The interview below is extracted from Phenix Capital Group’s Impact Report of October 2021. The report shares exclusive, current, and historical data on Gender Lens Funds provided by Phenix Capital’s Impact Database. The full report can be downloaded at the bottom of this article.

The interview features Jennifer Buckley, Founder and Managing Director of Sweef Capital, who shares insights on the private equity firm’s journey on impact investing with a gender lens in Southeast Asia, as well as of how to set clear objectives at the fund level and how to measure outcomes with sophisticated tools. 

Sweef Capital , a women-led fund management firm headquartered in Singapore, focuses on diversity and gender equality as drivers of value that deliver strong returns to investors and improve the lives and livelihoods of women and communities in Southeast Asia.

Why did Sweef Capital decide to invest towards Gender Lens & diversity?

Research is increasingly clear that women are key to the workforce in growth sectors: they have increased buying power as consumers, and companies that realize gender equality perform better financially.

Our approach targets growth opportunities that provide scalable solutions and increase gender equality. We focus on high growth EBITDA positive SMEs in healthcare, education, sustainable food and consumer goods, business services and climate resilience.

These key areas of unmet need for access to goods and services link strongly to one or more of the United Nations Sustainable Development Goals and have a majority of women in the workforce. The evolving common thread in these sectors is the number of women choosing to branch out to develop their businesses.

Our experience is that investing in these businesses can play a key role in improving the lives and livelihoods of women and communities, including where we are based in Southeast Asia. Women’s economic empowerment is core to our work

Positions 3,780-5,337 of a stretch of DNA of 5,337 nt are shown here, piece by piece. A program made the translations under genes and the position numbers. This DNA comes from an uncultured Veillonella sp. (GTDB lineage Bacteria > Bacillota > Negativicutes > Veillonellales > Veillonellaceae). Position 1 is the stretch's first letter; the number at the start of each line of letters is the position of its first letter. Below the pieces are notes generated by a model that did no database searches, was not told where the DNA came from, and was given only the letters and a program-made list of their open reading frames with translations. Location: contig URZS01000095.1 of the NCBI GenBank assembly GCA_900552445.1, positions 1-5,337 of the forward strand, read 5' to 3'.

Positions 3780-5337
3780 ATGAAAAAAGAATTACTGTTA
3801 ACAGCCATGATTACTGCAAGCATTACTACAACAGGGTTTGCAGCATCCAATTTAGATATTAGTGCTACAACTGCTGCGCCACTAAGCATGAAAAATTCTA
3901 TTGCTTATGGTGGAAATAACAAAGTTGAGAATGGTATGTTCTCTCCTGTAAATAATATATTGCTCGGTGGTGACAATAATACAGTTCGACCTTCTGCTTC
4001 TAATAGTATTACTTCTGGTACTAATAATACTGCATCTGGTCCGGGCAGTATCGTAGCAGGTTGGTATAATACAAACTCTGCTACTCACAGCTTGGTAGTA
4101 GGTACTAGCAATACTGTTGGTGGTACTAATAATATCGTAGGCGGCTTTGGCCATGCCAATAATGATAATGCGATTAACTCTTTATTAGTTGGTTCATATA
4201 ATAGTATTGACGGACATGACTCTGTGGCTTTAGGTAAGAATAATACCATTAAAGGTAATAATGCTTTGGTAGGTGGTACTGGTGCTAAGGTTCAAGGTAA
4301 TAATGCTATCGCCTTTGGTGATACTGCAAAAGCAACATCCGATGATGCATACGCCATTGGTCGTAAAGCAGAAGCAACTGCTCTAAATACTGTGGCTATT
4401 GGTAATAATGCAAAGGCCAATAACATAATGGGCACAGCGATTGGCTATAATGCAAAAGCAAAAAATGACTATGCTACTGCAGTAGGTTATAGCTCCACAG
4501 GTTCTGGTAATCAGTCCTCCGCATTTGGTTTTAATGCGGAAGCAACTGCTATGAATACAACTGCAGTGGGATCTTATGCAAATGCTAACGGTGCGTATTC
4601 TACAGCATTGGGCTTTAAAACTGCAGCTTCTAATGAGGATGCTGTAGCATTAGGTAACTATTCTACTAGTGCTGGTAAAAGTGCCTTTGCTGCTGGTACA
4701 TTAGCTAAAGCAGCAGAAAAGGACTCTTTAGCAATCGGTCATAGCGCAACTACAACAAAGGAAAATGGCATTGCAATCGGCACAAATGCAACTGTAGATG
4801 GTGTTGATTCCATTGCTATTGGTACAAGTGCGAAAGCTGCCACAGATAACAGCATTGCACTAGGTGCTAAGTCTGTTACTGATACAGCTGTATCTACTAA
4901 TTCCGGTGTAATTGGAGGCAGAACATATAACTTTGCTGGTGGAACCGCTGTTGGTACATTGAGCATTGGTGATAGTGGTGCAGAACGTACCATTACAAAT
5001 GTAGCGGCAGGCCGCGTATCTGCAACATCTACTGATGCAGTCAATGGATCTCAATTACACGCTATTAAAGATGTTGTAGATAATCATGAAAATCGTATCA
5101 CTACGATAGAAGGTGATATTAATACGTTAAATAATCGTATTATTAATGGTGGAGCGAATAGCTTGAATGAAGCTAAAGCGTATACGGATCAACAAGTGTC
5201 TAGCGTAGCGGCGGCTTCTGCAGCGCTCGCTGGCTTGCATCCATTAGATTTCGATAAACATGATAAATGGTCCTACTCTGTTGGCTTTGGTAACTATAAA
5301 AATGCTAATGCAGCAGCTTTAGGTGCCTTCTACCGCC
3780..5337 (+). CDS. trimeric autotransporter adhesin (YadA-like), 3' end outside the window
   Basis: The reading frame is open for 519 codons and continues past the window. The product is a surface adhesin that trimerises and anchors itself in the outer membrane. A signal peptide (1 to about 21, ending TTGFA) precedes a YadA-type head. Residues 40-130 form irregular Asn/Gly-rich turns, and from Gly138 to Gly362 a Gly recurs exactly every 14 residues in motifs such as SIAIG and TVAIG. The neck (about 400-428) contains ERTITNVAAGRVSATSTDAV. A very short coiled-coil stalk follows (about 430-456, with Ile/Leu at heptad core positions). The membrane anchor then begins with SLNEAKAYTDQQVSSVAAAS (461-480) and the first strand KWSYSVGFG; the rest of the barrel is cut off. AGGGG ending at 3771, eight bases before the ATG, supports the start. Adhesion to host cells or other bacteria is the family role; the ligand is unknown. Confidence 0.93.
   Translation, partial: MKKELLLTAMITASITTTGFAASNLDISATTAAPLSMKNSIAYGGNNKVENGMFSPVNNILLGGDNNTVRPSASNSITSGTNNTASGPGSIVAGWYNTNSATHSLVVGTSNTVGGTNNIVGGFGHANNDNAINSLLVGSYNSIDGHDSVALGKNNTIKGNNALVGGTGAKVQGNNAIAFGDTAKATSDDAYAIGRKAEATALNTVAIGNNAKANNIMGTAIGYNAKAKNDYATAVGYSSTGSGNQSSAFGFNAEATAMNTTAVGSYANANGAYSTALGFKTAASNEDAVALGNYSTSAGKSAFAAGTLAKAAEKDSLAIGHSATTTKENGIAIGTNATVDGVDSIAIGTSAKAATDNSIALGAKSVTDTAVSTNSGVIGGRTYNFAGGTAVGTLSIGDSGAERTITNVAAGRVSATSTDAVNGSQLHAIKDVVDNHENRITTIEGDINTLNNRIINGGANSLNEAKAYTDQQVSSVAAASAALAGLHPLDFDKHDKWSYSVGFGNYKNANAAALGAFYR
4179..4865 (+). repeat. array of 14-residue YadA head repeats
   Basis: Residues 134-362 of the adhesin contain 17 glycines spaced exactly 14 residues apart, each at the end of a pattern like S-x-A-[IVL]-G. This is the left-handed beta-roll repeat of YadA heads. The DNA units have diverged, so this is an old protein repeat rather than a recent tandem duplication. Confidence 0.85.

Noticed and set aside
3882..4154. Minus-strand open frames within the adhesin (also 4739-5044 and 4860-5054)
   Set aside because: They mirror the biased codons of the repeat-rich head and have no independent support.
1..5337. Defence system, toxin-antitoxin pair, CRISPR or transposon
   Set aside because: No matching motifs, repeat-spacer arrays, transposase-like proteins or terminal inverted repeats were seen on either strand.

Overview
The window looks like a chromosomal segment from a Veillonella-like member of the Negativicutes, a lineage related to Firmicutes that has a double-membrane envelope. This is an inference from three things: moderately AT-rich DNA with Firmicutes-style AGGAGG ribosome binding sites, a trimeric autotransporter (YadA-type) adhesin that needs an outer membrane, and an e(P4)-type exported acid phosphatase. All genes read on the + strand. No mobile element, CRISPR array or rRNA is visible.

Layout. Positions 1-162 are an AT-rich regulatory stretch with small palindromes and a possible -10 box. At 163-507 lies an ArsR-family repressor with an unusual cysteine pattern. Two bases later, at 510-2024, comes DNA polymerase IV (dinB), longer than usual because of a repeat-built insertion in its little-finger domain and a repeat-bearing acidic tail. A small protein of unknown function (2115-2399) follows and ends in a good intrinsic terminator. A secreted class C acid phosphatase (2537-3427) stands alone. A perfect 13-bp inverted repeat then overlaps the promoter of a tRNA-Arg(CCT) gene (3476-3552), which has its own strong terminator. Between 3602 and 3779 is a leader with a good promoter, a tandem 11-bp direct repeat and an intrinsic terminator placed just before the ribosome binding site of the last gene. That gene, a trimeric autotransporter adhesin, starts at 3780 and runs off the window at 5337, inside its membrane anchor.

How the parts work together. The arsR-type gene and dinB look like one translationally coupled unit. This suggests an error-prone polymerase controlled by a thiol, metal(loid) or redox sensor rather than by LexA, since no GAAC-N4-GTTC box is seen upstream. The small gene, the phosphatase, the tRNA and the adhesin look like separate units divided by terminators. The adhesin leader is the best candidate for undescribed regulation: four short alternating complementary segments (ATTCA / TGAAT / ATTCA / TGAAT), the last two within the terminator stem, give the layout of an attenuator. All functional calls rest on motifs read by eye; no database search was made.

We believe in the power of women as a lever of economic and social development. We understand the interwoven dimensions of institutional, cultural, economic, and political factors that have constrained women to become economically engaged, diminishing their influence and decision-making.

Southeast Asia holds significant opportunities, many of which are undervalued. Our professional experience reinforces a shared belief in the rich potential for capital to be directed to solutions for people in our region, particularly women.

Why is Sweef focusing on investments in Southeast Asia?

The underlying economic fundamentals are strong – the IMF projects 6.3% growth for ASEAN countries in 2022 compared with 4.4% in more advanced economies like the EU, and 4.9% globally. The prospects for the region are anchored on strong consumption growth fueled by its young population and growing middle-class, spurring urban development.

Despite COVID-19, there are significant growth opportunities in trade, digitization and sustainability, including responding to changing consumer behaviour brought on by the pandemic.

The potential is clear in the sectors we target with a high prevalence of women in the workforce and with business models designed to address a market inefficiency or gaps based on founders’ personal experiences.

For example, e-commerce, where women have thrived due to factors such as flexible work and market reach, has tripled to US$105B between 2015 to 2020, with forecasts for a further tripling to US$309N by 2025 based on current trends.

What are the challenges and opportunities of achieving equality and Gender Lens investments in Southeast Asia?

There is a significant demand for investment into SMEs in general. IFC data shows that $900B to $1.1Tn of SMEs’ credit requirements are unmet in East Asia, disproportionately impacting women entrepreneurs.